Thursday, 23 July 2020
A theme I have returned to over the years is the necessity for there to be some form of constraint in order for creativity to truly flourish. This can be structural (as in most traditional verse forms from haiku to sonnets, or time signatures in music) or substantive (for instance, the genre expectations of romance, detective, horror or 'literary' fiction). Yes, ideas do come from the ether, as it were - broiling up from the subconsious when taking a shower, driving, or what have you. But the actual drawn-out process of creation of something worthwhile - something that people will want to read, touch, look at, hear - needs these kinds of restriaint.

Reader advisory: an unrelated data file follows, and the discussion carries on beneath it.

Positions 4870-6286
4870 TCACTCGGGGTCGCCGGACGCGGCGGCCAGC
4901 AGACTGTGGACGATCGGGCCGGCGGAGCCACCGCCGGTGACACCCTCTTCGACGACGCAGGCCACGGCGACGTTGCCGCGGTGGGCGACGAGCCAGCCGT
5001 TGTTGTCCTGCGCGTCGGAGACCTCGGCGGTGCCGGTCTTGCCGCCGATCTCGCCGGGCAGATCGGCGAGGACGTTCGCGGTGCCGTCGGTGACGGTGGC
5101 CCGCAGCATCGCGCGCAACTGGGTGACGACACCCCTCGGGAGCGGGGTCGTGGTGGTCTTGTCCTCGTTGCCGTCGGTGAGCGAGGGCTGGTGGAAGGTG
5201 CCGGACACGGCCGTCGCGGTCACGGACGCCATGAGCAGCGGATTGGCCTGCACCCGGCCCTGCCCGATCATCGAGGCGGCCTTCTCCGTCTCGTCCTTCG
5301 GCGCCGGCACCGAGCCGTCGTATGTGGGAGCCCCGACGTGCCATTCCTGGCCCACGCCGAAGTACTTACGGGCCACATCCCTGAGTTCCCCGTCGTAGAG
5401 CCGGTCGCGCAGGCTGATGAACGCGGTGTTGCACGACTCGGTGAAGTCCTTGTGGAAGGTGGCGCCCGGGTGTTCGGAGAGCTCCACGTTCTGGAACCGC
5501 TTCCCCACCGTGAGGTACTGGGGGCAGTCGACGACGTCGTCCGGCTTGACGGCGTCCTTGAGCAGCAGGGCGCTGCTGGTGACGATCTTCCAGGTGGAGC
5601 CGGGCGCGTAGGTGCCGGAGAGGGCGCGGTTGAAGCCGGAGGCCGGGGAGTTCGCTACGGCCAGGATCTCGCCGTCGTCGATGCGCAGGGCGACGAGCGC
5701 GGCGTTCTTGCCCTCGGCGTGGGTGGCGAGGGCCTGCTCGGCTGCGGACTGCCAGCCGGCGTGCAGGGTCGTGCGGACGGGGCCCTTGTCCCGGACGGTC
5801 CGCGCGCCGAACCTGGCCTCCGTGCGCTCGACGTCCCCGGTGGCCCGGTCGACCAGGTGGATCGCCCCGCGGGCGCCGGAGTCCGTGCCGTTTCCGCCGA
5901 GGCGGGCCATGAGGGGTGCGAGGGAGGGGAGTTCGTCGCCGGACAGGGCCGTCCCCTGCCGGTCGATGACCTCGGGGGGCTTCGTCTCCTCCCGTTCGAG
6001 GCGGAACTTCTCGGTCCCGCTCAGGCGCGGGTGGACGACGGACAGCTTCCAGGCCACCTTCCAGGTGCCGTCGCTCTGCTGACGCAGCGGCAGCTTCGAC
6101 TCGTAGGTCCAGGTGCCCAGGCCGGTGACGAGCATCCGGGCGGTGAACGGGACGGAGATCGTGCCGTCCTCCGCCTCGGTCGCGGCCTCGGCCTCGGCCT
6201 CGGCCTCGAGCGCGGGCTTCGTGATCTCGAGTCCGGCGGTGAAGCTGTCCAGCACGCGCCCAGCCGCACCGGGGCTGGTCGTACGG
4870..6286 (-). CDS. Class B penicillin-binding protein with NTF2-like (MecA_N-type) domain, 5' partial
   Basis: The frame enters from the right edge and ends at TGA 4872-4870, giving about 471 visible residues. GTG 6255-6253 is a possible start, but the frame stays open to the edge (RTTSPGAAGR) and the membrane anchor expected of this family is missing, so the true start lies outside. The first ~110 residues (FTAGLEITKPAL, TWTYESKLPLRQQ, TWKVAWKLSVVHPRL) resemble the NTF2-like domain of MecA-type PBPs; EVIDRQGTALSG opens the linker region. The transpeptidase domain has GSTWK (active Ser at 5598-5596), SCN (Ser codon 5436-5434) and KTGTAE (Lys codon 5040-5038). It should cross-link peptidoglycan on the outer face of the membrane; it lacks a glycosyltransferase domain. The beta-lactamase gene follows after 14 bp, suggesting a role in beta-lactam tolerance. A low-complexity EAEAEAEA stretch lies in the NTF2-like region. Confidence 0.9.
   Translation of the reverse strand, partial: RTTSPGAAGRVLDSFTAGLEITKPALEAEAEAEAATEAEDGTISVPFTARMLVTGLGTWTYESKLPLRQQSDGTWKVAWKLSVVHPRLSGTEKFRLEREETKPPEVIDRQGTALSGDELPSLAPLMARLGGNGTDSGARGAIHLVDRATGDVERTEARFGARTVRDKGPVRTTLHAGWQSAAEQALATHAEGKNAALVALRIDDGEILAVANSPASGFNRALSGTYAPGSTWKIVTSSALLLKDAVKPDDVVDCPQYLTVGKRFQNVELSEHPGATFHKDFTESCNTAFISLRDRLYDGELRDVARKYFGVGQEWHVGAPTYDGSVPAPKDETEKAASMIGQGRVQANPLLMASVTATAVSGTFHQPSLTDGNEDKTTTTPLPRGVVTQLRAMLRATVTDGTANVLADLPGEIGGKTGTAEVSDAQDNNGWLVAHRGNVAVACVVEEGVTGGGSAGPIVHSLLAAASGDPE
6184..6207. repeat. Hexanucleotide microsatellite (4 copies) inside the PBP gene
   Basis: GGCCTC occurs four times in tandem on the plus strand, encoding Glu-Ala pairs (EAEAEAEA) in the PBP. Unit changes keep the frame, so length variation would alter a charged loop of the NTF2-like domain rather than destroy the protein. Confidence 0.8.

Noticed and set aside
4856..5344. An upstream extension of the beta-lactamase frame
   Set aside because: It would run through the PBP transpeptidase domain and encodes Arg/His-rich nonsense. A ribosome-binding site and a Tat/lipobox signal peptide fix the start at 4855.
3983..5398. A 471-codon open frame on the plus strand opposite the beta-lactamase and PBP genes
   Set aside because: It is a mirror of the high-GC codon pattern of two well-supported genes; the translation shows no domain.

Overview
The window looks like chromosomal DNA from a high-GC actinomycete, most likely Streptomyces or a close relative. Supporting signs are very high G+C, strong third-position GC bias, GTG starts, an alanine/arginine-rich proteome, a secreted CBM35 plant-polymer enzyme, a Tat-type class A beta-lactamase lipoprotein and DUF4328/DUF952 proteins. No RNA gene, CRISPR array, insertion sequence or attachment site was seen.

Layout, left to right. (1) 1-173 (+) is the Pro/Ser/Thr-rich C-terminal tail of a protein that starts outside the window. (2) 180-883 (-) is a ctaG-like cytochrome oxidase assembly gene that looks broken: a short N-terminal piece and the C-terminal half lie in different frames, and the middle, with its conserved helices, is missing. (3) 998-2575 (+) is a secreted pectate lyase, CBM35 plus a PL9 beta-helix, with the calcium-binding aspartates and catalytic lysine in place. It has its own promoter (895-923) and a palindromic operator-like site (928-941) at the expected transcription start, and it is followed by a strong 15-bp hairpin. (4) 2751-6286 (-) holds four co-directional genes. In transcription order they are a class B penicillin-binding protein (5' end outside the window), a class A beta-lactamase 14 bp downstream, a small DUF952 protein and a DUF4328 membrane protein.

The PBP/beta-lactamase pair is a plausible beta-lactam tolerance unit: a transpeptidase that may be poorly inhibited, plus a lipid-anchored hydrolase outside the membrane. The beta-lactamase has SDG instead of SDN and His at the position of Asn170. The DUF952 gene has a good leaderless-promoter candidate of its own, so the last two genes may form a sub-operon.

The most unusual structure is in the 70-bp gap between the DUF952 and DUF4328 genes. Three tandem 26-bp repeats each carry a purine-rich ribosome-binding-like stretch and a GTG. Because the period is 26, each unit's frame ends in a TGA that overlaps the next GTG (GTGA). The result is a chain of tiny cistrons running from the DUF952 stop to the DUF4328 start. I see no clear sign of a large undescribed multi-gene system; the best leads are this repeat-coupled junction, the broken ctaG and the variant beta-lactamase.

Without any limits, absolute freedom tends to result in paralysis or wishy-washiness. I can think of no better elucidation of this point than this clip, from My Neighbours the Yamadas (ignore the first couple of seconds and forgive my shaky phone hand):
Most of the basic structural elements of D&D - character classes, stats, random encounter tables, hexmaps, monster stat blocks, and so on - can be thought of as a framework of constraints within which the imagination can be channelled and given effect. They prevent the DM from doing literally anything he feels like. Paradoxically, this results in more interesting results than most very loose and free-form games, which ultimately tend to achieve rather bland outcomes in actual play (in my experience).
Posted by noisms at 00:34